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Toxic smog: the new normal in South Asia

On World Environment Day, people from cities across South Asia speak about living with the smog as air pollution becomes the new normal.

South Asia has overtaken China to become home to the most polluted cities in the world. Fifteen of the world’s 20 worst polluted cities in 2018 were in India, according to the latest data from Greenpeace and AirVisual. The Pakistani city of Lahore and Dhaka, the capital of Bangladesh, also made the top 20, making South Asia a particularly toxic region. 99 per cent of cities in South Asia failed to meet WHO PM 2.5 targets. PM 2.5 is fine particulate matter—less than one millionth of a metre in width and able to penetrate blood vessels with ease—tiny airborne particles that are linked to a wide range of health problems

In India experts argue that current levels of air pollution represent a “public health emergency” requiring a “full emergency mode” response from local and national authorities. A 2017 Lancet study estimated that 1.2 million people have died because of India’s dirty air and life expectancy would have been higher by 1.7 years if its people breathed clean air.

But the government has failed to take adequate action and activists have rejected New Delhi’s new National Clean Air Programme (NCAP) as insufficient.

Source: AirVisual 2018

Real-time air quality data coverage is highest in Delhi in India. But the majority of countries South Asia lack government supported real-time public stations. Measurements from these countries are from US state department monitors and citizen-led monitoring networks, the most extensive of which is in Pakistan.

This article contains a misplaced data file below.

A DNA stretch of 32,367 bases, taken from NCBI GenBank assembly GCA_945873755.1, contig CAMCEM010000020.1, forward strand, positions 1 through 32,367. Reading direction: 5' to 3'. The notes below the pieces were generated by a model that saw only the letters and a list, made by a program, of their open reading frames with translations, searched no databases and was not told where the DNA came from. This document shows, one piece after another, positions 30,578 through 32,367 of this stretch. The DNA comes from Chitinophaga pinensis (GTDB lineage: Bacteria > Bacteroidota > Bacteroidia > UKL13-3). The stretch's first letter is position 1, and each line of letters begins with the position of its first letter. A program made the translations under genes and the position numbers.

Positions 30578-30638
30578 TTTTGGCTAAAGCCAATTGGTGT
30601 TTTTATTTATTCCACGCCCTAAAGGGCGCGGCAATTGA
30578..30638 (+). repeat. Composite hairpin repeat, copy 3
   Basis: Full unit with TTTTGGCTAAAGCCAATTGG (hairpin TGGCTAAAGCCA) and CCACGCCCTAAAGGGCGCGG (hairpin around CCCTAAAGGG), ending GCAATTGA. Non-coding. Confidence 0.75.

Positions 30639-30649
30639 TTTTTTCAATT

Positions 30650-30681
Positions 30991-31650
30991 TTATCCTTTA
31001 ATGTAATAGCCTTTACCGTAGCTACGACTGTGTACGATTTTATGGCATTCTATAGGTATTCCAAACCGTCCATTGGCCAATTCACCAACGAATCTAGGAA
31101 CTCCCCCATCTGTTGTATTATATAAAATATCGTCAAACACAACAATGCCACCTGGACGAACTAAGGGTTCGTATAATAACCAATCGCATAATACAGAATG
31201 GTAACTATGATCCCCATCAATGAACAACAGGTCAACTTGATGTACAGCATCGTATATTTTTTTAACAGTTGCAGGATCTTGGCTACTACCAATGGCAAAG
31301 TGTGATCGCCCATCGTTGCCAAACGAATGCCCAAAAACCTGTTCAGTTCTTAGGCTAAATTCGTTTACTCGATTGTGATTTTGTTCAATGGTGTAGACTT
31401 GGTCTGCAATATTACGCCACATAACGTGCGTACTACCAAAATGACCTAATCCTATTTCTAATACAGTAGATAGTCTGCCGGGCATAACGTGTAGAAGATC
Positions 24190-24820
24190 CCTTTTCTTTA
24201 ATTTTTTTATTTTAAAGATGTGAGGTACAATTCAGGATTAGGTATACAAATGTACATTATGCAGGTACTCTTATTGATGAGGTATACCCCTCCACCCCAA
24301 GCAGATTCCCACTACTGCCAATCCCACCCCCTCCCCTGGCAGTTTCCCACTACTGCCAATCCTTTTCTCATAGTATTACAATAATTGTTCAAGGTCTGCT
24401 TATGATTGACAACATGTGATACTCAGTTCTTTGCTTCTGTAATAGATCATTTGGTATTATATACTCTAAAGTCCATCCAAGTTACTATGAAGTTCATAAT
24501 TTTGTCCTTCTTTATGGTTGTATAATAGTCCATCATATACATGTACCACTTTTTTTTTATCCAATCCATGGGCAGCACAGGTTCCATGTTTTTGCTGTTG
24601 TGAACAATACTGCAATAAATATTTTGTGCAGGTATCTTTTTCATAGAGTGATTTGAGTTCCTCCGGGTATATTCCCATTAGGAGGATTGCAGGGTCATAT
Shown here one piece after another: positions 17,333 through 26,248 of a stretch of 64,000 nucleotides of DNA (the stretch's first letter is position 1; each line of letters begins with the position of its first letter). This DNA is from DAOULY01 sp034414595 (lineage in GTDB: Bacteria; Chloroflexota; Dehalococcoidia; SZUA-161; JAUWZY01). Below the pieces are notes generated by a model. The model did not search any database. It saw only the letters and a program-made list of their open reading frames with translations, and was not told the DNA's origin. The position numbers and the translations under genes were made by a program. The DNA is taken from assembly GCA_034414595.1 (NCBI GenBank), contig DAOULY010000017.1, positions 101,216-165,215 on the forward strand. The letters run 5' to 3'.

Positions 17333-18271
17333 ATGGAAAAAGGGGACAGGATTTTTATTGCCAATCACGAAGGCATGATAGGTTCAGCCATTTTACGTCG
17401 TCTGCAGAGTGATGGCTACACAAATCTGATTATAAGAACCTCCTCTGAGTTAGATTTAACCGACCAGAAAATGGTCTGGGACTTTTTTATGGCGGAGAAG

Yet, many people living in these cities are adapting to the pollution, rather than putting pressure on their governments to taking action to change their own lifestyles. Pollution wasn’t an issue for voters in the recent Indian elections—with the incumbent government and the opposition remaining silent on the matter, even if it was addressed on the margins of manifestos.

On World Environment Day, spoke to people across South Asia about living with the smog and what action should be taken on a personal and government level.

Delhi, India

Rajiv Lakhanpal, senior executive in software firm and resident of South Delhi

“Air pollution hits me and my family every day. I drive 20 km to reach my office and have to have my car AC on all the time, irrespective of the time of year. It’s just too bad outside.”

So why does he drive a diesel SUV that adds to the pollution? “The family needs a big car. But we have to do something about the pollution. My mother is an asthma patient in her eighties. We’ve had to buy an air purifier for her. Now she can hardly leave her room.”

Sudesh Pandey, a guard at a South Delhi condominium

“I cycle to work. I live around 3 kilometres away. It’s difficult because all these buses and cars and auto rickshaws are constantly blowing smoke on your face. Then I am on duty the whole day at the gate, in a room without four walls. So I get all the dust. Every year, I get a cough in October and that doesn’t get cured till March. I suffer right through winter. I wish more people would cycle like me, at least for short distances. It would improve the air.”

Dhaka, Bangladesh

Fahmida Khalique Nitu, lecturer of Zoology